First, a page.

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Local Flavors - Paste Sensation . . . spread healthy miso throughout your diet

This article has been published with the permission of its author Yukari Pratt. Yukari writes for Tokyo`s Metropolis magazine and for the The Japan Times. She has contributed to the guidebook, Time Out Tokyo and to Time magazine. Yukari has been profiled in GQ Japan and The Daily Yomiuri. A Japanese food fanatic, whose mother is Japanese, she is on a mission to bring the food of Japan to as many people as possible.

Her hobbies include soaking in "onsen" hot springs, drinking shochu, fly-fishing, and motorcycling.

Miso is an essential part of any Japanese pantry and a key component of dishes like mabodofu (tofu and ground meat), dengaku tofu (grilled tofu with miso), miso ramen, Nobu’s signature miso cod and, of course, miso soup. It can be used in a myriad of ways, as a salad dressing, dip or a pickling medium for fish and vegetables.

Miso is made by fermenting soybeans and is rich in protein. It’s believed to help prevent cancer, heart disease and liver disease; cure colds; aid digestion and improve metabolism.

barley miso - miso with red kome koji - Hatcho miso - Kinzanji miso

Left to Right:

      • barley miso
      • miso with red kome koji
      • Hatcho miso
      • Kinzanji miso

Miso comes in various forms: smooth, chunky, sweet, salty, dark and light. Sendai miso is one of the most popular types and can be used in a variety of recipes. From Kyoto, there is white, sweet and silky Saikyo miso (aka shiro miso), used for dressings and sauces more than for soup. And from Aichi, the dense, dark, fudge-like Hatcho miso is used mostly for miso soup and known for its rich astringency. To soften the flavor, you can blend Hatcho miso with white or yellow miso, a technique called awasemiso.

Most department stores carry a selection of miso types, and you can purchase small packages of about 100g. Miso will keep in the fridge for up to a year, although miso vendors sometimes suggest keeping it in the freezer. If you are keen to incorporate miso soup into your daily diet, then invest in a misokoshi strainer, which will allow you to blend the miso into the broth, while holding back the chunky bits—unless you like chewing your soup.

Kinzanji miso and moromi miso are two particularly chunky varieties filled with whole-grain barley or wheat and pickled vegetables. They can be quite sweet and make a great dip for crudité, such as morokyu, a typical izakaya dish - crispy cucumber served with a slather of moromi miso.

The pre-packaged, concentrated miso soups that only require you to add water are surprisingly good. For simple dressings on salads or blanched greens, you can also buy various types of packaged nerimiso, or miso that has been sweetened and flavored with vinegar (sumiso) or walnuts (kurumi miso) or sesame (goma miso).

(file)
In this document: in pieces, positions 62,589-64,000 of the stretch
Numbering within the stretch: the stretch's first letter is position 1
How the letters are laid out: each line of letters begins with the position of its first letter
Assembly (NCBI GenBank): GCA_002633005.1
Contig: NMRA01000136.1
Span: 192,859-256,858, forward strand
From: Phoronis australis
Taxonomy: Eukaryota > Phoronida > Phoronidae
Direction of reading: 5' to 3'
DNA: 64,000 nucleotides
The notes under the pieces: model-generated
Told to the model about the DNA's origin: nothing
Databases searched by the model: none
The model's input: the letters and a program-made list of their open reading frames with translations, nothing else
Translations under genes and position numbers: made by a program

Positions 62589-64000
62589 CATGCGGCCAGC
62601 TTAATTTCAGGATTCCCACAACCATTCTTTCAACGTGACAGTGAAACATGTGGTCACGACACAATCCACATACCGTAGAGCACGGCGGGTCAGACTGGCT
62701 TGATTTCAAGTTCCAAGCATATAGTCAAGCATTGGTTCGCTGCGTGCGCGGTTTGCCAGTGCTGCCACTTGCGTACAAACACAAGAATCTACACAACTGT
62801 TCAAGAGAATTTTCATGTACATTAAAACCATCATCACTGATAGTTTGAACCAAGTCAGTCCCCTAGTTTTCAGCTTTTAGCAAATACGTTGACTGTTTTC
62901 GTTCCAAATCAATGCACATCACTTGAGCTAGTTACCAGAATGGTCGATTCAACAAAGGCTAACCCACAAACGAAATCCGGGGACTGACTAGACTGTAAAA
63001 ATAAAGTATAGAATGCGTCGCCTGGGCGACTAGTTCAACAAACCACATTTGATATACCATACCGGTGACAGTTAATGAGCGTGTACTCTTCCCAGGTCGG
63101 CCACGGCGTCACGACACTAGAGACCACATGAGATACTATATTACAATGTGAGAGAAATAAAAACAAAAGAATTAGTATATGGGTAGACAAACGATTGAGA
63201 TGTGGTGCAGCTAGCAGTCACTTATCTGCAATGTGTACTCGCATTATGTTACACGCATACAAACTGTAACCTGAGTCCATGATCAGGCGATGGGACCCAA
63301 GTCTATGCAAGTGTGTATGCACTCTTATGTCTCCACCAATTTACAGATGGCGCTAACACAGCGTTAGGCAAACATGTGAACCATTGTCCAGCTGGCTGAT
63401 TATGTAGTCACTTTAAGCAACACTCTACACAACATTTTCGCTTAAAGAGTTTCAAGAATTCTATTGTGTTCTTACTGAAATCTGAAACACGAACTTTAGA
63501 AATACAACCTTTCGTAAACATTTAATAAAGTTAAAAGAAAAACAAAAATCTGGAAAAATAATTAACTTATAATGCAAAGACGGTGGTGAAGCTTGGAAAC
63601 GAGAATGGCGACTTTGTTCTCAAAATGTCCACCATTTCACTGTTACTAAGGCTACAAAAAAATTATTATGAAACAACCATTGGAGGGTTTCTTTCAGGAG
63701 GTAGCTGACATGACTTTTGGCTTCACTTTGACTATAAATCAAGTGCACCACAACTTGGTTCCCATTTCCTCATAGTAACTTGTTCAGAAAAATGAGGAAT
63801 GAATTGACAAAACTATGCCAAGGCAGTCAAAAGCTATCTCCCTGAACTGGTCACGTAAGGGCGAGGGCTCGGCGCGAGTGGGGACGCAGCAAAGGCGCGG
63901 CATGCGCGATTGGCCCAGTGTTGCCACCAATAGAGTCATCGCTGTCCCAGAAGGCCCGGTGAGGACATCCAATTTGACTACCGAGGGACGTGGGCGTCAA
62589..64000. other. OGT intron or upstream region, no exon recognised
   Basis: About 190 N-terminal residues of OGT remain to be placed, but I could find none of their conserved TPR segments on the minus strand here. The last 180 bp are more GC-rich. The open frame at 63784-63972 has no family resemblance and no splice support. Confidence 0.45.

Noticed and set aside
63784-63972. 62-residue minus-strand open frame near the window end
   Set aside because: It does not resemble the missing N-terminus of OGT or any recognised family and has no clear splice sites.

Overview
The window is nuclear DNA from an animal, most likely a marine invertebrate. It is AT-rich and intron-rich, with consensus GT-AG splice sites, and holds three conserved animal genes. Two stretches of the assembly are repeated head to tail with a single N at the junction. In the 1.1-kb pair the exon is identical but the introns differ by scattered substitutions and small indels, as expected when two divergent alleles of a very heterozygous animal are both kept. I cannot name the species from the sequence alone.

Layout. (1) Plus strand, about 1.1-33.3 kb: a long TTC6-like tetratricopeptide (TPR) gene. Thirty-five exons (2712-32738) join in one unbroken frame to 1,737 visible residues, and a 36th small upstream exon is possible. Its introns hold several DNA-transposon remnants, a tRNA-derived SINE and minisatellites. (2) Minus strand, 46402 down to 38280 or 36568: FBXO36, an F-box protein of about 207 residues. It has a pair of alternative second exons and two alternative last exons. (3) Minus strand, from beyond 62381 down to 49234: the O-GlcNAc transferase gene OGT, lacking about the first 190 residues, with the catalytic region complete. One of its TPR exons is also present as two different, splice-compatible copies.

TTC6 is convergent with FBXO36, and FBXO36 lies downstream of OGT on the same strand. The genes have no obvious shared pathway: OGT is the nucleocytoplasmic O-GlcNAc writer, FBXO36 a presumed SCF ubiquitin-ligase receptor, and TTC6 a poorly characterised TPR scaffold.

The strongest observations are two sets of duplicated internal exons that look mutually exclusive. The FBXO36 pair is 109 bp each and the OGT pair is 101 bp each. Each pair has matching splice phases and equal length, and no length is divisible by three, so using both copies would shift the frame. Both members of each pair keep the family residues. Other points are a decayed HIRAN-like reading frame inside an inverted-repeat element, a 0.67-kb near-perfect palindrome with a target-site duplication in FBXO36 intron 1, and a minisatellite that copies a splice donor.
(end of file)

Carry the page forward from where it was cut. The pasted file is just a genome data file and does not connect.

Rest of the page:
Miso is not limited to Japanese cuisine - it will add depth to any dish, such as tomato sauce for pasta, stews, gratins or chowders. Try adding a bit of miso to the mayonnaise in your next potato salad. Miso packs a punch and will add depth to your dishes.


Sumiso (or Karashi sumiso)

50g Sendai miso
2 tablespoons sugar
1 tablespoon sake
2 tablespoons water
2 tablespoons vinegar

This makes a good dressing for vegetables, especially wakame and cucumbers.

  • In a small sauté pan, combine the miso, sugar, sake and water and stir over low heat until it thickens to a paste.
  • Transfer to a bowl and cool to room temperature.
  • Incorporate the vinegar and it is ready to use.

If you like some heat in your dressings, add Japanese karashi mustard to taste at this point.

Gomae miso

3 tablespoons nerigoma sesame paste
50g Saikyo shiro miso
1/3 cup sugar
2 tablespoons mirin

This is an addictive dressing for blanched greens, such as green beans or broccoli, and also makes for a creamy, nutty salad dressing.

  • In a small sauté pan add the nerigoma, miso, sugar and mirin and stir over low heat until it thickens to a paste.
  • Transfer to a bowl and cool to room temperature.
  • It will be quite thick at this point. You can soften it up with some dashi.

Miso soup

On the market you will find dashi-iri miso, which has dashi already integrated into the miso, so making miso soup at home could not be easier. Boil your chosen ingredients in water until they soften, add the miso and you’re finished. (Be careful not to boil the miso once it has been added.)

There is almost no limit to what you can put into your miso soup. Small clams (asari or shijimi) give the soup the rich taste of the sea. A variety of seasonal vegetables include potatoes, pumpkin, cabbage, bamboo shoots or nameko mushrooms. Aburaage tofu, daikon and natto are available year-round.


As a hearty alternative, tonjiru is always satisfying, packed with earthy gobo burdock root, pork and vegetables.

In a soup pot combine carrots, potatoes, gobo, konnyaku, shiitake mushrooms and green onions, all cut into bite-size pieces. When the vegetables are soft, add thinly sliced pork and dashi-iri miso. Sprinkle with sesame oil and shichimi spice before serving.

Published 21 August 2006

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